HOW MUCH TO SACRIFICE – Vayikra – Leviticus 1-5, by Rabbi Baruch Cohon
The Book of Leviticus – called in Hebrew “Vayikra” – begins with the call to Moses, written with a small letter “aleph” at the end of the first word. Various commentators ancient and modern go through some literary contortions to explain that little “aleph,” but let’s not get into that right now.
Bigger fish to fry. Or rather, bigger animals, birds, fine flour – bigger sacrifices. Kind of hard to relate to the procedure of animal sacrifice as the expression of religion, these days, but let’s try. Starting here, Leviticus spells out all the rules for bringing and offering different animal sacrifices, as was done in the Tabernacle in the desert, and later in the Temple in Jerusalem. Sacrifices celebrated holidays. They also expressed guilt.
Most of this middle book of the Torah describes and proscribes the sacrificial cult. Why should we continue reading these details every year? For nearly 2,000 years, since the destruction of the Temple, we have not offered animal sacrifices. The rabbis decreed “t’filah bimkom korban – prayer replaces sacrifice.” But we still review the process in our Torah reading. Let’s see what we can learn from it.
If the anointed kohen – the officiating son or descendant of Aaron – committed a violation (and the text names a few, from becoming ritually contaminated to misappropriating a dedicated object) he had to bring a young bull. If a tribal chief – a nasi, a “prince” – was the violator, he had to bring a sheep. An ordinary Israelite brought a goat. And that only if he could afford it. The Torah specifically provides a way to pay for a mistake without taking food from the family’s mouths. “If he cannot afford (literally if his hand does not reach the value of) a sheep, he brings two doves or two pigeons, one for a sin offering and one for a burnt offering.” Further, if birds are out of his “reach,” let him bring an offering of fine flour.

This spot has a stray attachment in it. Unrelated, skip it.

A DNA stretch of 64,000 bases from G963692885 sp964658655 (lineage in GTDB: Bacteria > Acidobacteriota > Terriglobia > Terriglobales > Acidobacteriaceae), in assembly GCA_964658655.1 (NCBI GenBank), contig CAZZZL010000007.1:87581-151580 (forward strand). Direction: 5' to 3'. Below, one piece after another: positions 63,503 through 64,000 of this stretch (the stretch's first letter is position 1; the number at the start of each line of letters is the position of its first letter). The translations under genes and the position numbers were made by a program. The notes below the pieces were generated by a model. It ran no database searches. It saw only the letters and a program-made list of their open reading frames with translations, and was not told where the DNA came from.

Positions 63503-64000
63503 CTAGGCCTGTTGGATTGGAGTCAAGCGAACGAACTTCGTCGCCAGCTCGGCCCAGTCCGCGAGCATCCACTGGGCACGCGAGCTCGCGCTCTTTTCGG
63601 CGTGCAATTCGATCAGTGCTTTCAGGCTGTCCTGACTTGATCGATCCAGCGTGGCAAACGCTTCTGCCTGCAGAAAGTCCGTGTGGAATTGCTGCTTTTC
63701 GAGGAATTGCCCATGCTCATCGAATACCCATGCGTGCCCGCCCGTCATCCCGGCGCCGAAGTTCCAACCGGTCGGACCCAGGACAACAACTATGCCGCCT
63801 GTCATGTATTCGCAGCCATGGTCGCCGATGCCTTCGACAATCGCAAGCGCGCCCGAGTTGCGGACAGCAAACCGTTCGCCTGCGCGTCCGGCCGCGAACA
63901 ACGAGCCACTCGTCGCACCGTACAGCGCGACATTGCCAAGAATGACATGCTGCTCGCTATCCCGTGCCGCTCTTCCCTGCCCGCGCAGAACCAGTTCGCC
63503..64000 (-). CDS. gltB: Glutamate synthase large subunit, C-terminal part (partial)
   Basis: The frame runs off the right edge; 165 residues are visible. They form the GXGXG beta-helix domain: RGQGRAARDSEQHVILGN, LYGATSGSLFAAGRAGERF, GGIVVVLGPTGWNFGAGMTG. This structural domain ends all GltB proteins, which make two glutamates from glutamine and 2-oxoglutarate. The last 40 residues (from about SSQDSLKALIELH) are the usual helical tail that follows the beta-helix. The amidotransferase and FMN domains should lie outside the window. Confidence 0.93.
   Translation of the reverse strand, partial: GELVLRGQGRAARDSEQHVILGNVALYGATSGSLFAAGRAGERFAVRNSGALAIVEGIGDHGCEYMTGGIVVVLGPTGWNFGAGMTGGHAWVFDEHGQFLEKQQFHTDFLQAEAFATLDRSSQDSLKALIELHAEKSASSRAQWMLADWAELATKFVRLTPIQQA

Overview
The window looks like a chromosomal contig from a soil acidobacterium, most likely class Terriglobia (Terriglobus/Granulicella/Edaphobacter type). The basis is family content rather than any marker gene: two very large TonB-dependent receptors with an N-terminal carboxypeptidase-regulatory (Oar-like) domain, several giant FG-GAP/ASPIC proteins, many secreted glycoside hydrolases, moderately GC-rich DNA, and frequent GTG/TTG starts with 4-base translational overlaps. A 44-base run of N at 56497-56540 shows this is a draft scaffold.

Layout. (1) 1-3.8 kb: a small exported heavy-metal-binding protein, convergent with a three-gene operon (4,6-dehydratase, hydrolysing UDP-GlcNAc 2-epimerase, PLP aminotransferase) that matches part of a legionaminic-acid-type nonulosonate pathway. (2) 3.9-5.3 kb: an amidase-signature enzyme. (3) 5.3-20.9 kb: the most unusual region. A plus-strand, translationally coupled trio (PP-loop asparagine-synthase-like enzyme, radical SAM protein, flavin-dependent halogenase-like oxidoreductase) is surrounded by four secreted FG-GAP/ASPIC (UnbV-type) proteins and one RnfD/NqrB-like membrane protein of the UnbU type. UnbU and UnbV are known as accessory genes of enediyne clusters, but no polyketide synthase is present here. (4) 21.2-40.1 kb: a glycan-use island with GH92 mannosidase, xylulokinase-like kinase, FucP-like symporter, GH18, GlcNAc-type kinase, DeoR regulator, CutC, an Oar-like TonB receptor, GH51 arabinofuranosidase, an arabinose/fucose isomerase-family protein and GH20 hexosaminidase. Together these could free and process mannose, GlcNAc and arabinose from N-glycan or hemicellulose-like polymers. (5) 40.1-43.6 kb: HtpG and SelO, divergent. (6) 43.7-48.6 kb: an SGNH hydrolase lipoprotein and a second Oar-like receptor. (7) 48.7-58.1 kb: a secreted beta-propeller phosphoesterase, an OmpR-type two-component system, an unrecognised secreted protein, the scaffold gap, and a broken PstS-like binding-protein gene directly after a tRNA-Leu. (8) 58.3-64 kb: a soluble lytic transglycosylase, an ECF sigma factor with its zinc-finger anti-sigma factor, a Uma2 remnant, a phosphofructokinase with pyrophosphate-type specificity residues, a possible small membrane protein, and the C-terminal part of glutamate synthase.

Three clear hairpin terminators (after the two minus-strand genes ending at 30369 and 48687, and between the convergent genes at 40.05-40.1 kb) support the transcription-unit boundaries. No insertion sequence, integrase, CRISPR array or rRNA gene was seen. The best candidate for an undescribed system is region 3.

Clearly, the value of the sacrifice is not the vital factor. It is the action. Once you acknowledge your mistake, you express your regret through a sacrifice. That’s how they did it in the time of Moses and for many following generations. This kind of payment for violating a negative commandment applied to business dealings as well as to relations with the Divine. If an Israelite cheated his neighbor by denying an obligation – “a deposit? What deposit?” – or by not returning a pledge (security for a loan) or by finding something his neighbor lost and not returning it, or by theft, or by not paying wages and then lying about it – he must return what he had no right to keep, and must add a fifth of its value as a penalty. Then he must still bring his guilt sacrifice. Only then can the kohen help him to atone for his violation. Only then will he be forgiven.
In later days, as prayer replaced sacrifice, each Jew had to take on more responsibility. We can’t pay for our mistakes with pigeons any more. But we can still return a lost article. We can still acknowledge our debts and pay them. And we can still atone – not just once a year on Yom Kippur but every day in our prayers. And in our attitude.
That is our sacrifice. Admit we did wrong, and do what we can to correct it. How about it? Would it be easier to slaughter a goat?